Church Leaders: Many Christian Ignorant About Real Meaning of Lent

2662 Views Masaka, Uganda

In short
Rt. Reverend Henry Katumba Tamale, the Bishop of West Buganda Diocese, says many Christians dont understand the real meaning of lent.

Church leaders have asked Christians to use the lent season to repent and mend their ways with God. On Wednesday, Christians started observing Lent, which commemorates the 40 days of suffering Jesus spent in the Wilderness praying to God where he faced several temptations. 

 
Lent is observed among Catholics, Anglicans, Methodists, and Lutherans among others. Unlike Muslims who go for outright fasting meaning no food, no water and any sexual contact for the entire day, the Christian fasting is more spiritual.
 
 
However, Rt. Reverend Henry Katumba Tamale, the Bishop of West Buganda Diocese, says many Christians don't understand the real meaning of lent. He says many use the lent season to go on without food, breakfast or their favorite foods without understand the purpose of lent.
 
 
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Bishop Katumba adds that lent is supposed to serve as a reminder for Christians to reconcile with their enemies, renew their personal relationship with God and do Charity work.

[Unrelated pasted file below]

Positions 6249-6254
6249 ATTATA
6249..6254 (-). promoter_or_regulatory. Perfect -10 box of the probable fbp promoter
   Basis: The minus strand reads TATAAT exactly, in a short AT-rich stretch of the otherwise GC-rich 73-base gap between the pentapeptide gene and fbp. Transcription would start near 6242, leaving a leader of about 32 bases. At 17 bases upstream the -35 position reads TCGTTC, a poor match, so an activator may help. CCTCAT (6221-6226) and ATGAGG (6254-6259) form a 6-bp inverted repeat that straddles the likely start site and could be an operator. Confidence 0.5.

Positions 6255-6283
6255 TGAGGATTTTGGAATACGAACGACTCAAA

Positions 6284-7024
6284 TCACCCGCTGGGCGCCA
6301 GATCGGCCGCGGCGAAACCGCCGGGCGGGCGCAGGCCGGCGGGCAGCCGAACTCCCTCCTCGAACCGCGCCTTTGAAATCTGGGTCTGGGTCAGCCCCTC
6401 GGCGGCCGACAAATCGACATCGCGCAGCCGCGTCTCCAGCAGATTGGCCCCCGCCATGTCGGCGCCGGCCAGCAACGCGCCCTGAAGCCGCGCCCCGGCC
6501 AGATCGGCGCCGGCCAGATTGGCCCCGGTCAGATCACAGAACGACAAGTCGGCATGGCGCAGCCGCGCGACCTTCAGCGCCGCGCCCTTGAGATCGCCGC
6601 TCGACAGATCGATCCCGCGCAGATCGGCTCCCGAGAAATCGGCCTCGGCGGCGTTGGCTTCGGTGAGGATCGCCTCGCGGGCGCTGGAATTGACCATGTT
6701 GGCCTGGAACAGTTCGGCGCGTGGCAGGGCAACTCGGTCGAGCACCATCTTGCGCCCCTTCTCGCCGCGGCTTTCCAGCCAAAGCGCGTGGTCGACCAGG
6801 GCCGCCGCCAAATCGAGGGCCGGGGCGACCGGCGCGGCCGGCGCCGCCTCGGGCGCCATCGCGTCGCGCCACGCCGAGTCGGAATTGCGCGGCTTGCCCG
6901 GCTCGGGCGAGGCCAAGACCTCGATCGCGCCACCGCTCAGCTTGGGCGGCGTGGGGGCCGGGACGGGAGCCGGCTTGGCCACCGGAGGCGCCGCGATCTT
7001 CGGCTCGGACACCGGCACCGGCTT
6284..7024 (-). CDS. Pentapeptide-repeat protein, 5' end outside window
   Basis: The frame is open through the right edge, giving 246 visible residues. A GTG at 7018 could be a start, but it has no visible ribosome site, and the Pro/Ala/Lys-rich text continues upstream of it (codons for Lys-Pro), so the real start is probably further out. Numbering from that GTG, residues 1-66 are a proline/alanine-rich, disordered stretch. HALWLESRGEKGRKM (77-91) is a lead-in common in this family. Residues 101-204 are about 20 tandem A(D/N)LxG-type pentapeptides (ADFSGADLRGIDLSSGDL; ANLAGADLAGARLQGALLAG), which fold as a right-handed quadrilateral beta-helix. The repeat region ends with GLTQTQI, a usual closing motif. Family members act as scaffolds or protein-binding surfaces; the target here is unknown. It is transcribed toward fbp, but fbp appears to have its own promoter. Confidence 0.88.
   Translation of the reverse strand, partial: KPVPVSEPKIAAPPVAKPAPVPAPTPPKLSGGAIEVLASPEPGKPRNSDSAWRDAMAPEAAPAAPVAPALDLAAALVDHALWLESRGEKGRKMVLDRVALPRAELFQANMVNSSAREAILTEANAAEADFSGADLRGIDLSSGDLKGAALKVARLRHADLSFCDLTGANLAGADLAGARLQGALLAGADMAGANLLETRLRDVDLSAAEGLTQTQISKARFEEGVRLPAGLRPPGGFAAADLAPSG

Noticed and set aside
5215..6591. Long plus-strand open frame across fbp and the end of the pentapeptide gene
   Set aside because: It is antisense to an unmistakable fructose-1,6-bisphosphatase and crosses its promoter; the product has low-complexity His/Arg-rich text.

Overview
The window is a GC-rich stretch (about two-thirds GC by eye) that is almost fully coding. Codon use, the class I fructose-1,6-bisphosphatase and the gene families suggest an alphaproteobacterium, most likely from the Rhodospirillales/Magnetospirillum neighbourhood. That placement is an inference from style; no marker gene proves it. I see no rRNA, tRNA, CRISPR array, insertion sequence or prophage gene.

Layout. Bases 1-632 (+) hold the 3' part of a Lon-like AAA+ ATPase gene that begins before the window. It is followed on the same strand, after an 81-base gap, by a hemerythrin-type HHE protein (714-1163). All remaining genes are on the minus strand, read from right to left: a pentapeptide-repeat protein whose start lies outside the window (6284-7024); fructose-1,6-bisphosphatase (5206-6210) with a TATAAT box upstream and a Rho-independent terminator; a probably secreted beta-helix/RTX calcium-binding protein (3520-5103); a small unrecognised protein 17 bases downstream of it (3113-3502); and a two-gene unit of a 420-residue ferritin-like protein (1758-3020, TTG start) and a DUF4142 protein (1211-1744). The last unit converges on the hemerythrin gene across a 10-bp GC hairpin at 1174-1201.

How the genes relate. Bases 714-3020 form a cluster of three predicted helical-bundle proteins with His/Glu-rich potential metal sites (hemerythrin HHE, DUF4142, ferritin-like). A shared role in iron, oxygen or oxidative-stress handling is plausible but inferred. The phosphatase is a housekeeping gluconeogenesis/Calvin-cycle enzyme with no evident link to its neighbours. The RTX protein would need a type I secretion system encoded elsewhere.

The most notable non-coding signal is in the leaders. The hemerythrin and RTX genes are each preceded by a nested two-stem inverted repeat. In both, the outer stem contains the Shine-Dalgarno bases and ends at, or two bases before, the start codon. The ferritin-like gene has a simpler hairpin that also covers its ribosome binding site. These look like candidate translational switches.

According to Katumba, most Christians only observe fasting but careless about prayers, which undermine their efforts.

 
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John Baptist Kaggwa of Masaka Diocese says the country needs to use Lent season to reconcile.  He notes that relationships among Christians have broken down, adding that the entire country is bleeding with anger which has escalated enmity among communities.

 
Cissy Kayiira, a catholic faithful in Masaka says she wants to use the lent season to forgive her enemies and start all over again. She feels holding onto grudges for so long is denying her prosperity.

 

About the author

Edward Bindhe
Bindhe prides himself on being a part of the society he writes about. He believes there is no way a journalist can understand his society unless it considers him a part of it. This is why he is dedicated to investigating the challenges of the "little person."

Bindhe says, "My work reflects the Uganda Radio Network unique approach to news." Not many Ugandan journalists would consider or even notice the re-emergence of Water Hyacinth on a lake. Bindhe does.

Truant children will attract Bindhe's attention until he gets to the bottom of their truancy: poverty and the need to work to earn bread for their families. These are the kinds of stories Bindhe is often after.

Edward Bindhe is the Masaka URN bureau chief. Rakai, Lwengo, Lyantonde, Kalangala, Mpigi, Kalungu, Bukomansimbi and Sembabule districts fall under his docket. He has been a URN staff member since 2009.

A Mass Communication graduate from Uganda Christian University, Bindhe started practising journalism in 2008 as a reporter for Radio Buddu in Masaka district.